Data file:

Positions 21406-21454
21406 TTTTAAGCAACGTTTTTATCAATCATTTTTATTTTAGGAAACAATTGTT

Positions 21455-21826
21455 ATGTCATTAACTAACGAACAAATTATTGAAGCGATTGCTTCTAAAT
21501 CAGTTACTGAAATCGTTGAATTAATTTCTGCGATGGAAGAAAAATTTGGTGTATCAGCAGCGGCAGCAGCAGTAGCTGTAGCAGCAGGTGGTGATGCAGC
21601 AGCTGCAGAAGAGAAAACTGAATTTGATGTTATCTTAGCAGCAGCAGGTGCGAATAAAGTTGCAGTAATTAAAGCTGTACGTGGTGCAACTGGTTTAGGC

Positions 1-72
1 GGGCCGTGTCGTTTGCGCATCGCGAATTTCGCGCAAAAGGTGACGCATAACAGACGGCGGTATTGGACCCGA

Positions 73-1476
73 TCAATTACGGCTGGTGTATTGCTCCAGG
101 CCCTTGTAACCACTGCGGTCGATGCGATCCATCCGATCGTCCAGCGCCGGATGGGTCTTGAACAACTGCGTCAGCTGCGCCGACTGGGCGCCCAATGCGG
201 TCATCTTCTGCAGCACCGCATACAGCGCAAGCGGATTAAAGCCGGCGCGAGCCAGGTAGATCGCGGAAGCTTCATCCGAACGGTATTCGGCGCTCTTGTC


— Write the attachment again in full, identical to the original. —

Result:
Positions 21406-21454
21406 TTTTAAGCAACGTTTTTATCAATCATTTTTATTTTAGGAAACAATTGTT

Positions 21455-21826
21455 ATGTCATTAACTAACGAACAAATTATTGAAGCGATTGCTTCTAAAT
21501 CAGTTACTGAAATCGTTGAATTAATTTCTGCGATGGAAGAAAAATTTGGTGTATCAGCAGCGGCAGCAGCAGTAGCTGTAGCAGCAGGTGGTGATGCAGC
21601 AGCTGCAGAAGAGAAAACTGAATTTGATGTTATCTTAGCAGCAGCAGGTGCGAATAAAGTTGCAGTAATTAAAGCTGTACGTGGTGCAACTGGTTTAGGC

Positions 1-72
1 GGGCCGTGTCGTTTGCGCATCGCGAATTTCGCGCAAAAGGTGACGCATAACAGACGGCGGTATTGGACCCGA

Positions 73-1476
73 TCAATTACGGCTGGTGTATTGCTCCAGG
101 CCCTTGTAACCACTGCGGTCGATGCGATCCATCCGATCGTCCAGCGCCGGATGGGTCTTGAACAACTGCGTCAGCTGCGCCGACTGGGCGCCCAATGCGG
201 TCATCTTCTGCAGCACCGCATACAGCGCAAGCGGATTAAAGCCGGCGCGAGCCAGGTAGATCGCGGAAGCTTCATCCGAACGGTATTCGGCGCTCTTGTC